Transcend Medical, Inc. has recently developed a micro-stent to treat mild to moderate glaucoma. The MIGS device is implanted just below the surface of the eye. It is designed to treat less severe glaucoma by enhancing part of the natural drainage pathways of the eye with minimal tissue disruption. This allows the excess fluid in the eye to drain with the goal of reducing intraocular pressure (IOP) levels.
"We expect the MIGS technology to be a great addition to our device pipeline and to establish Alcon's presence in this new surgical category to treat glaucoma," said Mike Ball, CEO of Alcon. "If approved, it will provide a less invasive means of lowering IOP than traditional invasive glaucoma surgery, with the goal of lowering the dependency of topical ocular medication. This acquisition also expands Alcon's leadership in glaucoma and cataract treatment as part of our Surgical business."
More than 60 million people globally are affected by glaucoma. Elevated IOP, generally associated with glaucoma, may lead to progressive damage of the optic nerve and vision loss. A patient's IOP can be managed with eye drops, oral medications, laser surgery, traditional invasive surgery or a combination of these methods.
A study with over 500 patients with mild-to-moderate glaucoma undergoing cataract surgery randomized to either receive the MIGS Micro-Stent after cataract surgery or undergo no further intervention met its primary and secondary endpoints in 2015 resulting in a 20% or greater reduction in IOP. Transcend Medical, Inc. currently has CE Mark approval for the micro-stent in Europe and is awaiting US Food and Drug Administration approval of the device. Financial terms of the acquisition were not disclosed.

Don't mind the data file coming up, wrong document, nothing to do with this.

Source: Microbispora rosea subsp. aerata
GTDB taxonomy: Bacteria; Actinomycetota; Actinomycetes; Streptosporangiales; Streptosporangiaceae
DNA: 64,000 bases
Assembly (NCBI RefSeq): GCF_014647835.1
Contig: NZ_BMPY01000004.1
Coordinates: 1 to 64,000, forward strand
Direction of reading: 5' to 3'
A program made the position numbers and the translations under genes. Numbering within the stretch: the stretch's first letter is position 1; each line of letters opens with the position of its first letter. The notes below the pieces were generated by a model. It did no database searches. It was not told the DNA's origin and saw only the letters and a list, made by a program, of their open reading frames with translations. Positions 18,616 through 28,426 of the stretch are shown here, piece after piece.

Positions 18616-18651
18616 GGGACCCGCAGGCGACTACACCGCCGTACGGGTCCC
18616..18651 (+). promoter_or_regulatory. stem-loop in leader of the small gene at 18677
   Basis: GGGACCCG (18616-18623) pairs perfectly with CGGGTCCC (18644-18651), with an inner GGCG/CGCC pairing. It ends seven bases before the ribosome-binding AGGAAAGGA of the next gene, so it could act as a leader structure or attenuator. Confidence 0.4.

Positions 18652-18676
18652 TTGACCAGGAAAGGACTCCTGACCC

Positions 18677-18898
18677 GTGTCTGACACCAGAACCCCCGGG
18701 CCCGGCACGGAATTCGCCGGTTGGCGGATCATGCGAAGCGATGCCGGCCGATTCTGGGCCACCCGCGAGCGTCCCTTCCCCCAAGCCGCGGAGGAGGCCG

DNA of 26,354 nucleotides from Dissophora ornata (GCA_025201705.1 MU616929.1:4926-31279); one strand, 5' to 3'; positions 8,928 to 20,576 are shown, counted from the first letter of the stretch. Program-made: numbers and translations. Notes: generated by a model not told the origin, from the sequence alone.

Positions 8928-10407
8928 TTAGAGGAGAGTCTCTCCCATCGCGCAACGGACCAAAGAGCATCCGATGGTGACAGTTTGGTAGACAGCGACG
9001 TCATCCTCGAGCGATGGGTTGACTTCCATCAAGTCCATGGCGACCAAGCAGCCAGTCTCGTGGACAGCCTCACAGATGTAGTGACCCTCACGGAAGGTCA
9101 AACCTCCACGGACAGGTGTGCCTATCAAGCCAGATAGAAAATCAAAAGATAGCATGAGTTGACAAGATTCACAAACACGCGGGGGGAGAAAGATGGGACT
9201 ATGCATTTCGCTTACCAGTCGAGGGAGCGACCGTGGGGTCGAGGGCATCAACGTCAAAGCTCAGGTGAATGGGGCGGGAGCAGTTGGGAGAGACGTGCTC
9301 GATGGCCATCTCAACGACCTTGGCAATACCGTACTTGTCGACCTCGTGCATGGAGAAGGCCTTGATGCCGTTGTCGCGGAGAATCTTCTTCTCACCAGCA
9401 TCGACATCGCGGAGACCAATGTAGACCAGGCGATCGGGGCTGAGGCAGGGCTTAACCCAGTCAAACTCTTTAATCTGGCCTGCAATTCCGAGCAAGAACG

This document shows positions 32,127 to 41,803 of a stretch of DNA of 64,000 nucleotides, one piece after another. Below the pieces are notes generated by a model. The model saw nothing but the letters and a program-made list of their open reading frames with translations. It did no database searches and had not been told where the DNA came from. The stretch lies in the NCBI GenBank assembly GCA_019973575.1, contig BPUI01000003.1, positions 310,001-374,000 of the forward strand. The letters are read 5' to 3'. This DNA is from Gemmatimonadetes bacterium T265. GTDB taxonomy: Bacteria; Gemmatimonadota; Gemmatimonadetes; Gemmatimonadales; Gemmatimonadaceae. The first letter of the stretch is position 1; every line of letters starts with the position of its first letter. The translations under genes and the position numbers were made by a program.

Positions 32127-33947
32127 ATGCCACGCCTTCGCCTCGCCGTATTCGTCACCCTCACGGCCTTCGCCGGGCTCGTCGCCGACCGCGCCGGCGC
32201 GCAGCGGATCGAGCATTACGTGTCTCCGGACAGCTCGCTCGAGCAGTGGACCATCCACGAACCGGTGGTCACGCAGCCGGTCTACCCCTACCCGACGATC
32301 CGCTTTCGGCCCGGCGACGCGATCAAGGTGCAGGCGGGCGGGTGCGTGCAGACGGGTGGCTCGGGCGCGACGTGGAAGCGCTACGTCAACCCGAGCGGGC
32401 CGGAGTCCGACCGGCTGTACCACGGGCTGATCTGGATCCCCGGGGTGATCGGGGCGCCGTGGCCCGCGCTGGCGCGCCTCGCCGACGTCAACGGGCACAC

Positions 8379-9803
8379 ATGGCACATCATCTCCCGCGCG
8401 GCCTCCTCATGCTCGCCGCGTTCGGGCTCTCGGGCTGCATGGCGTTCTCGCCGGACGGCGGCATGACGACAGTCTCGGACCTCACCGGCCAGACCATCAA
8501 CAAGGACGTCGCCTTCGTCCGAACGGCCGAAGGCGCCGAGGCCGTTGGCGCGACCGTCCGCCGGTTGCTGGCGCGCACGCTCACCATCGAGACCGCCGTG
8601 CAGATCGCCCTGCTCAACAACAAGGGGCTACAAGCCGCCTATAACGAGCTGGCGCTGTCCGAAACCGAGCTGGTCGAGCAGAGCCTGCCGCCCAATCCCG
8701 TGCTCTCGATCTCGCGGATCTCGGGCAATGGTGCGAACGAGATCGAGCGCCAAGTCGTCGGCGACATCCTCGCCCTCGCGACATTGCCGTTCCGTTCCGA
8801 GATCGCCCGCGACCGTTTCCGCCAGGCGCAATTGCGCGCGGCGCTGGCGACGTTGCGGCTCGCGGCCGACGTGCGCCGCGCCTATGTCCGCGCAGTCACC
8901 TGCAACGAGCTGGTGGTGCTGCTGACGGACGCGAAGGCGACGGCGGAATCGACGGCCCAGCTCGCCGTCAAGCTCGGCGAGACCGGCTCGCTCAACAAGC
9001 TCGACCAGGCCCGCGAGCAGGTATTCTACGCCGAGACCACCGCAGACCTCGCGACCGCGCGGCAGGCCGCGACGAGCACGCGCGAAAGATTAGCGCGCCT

More than 60 million people globally are affected by glaucoma that can lead to progressive damage of the optic nerve. Early diagnosis of glaucoma is critical to managing the disease, as it is often asymptomatic and therefore can go undetected until it is at an advanced stage. As the disease advances, patients may experience loss of peripheral (side) vision, tunnel vision or eye spots. Glaucoma can eventually result in gradual, irreversible loss of vision and blindness. The exact cause of glaucoma is unknown. However, elevated pressure in the eye (intraocular pressure, or IOP) is generally present with glaucoma and is the only known modifiable risk factor. As a chronic disease, patients can be treated with eye drops, oral medications, laser surgery, traditional surgery or a combination of these methods.
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1. Lighthouse International. Prevalence of Vision Impairment. http://www.lighthouse.org/research/statistics-on-vision-impairment/prevalence-of-vision-impairment/ (link is external).
2. Quigley and Broman. The Number of People with Glaucoma Worldwide in 2010 and 2020. Br J Ophthalmol 2006;90:262-7.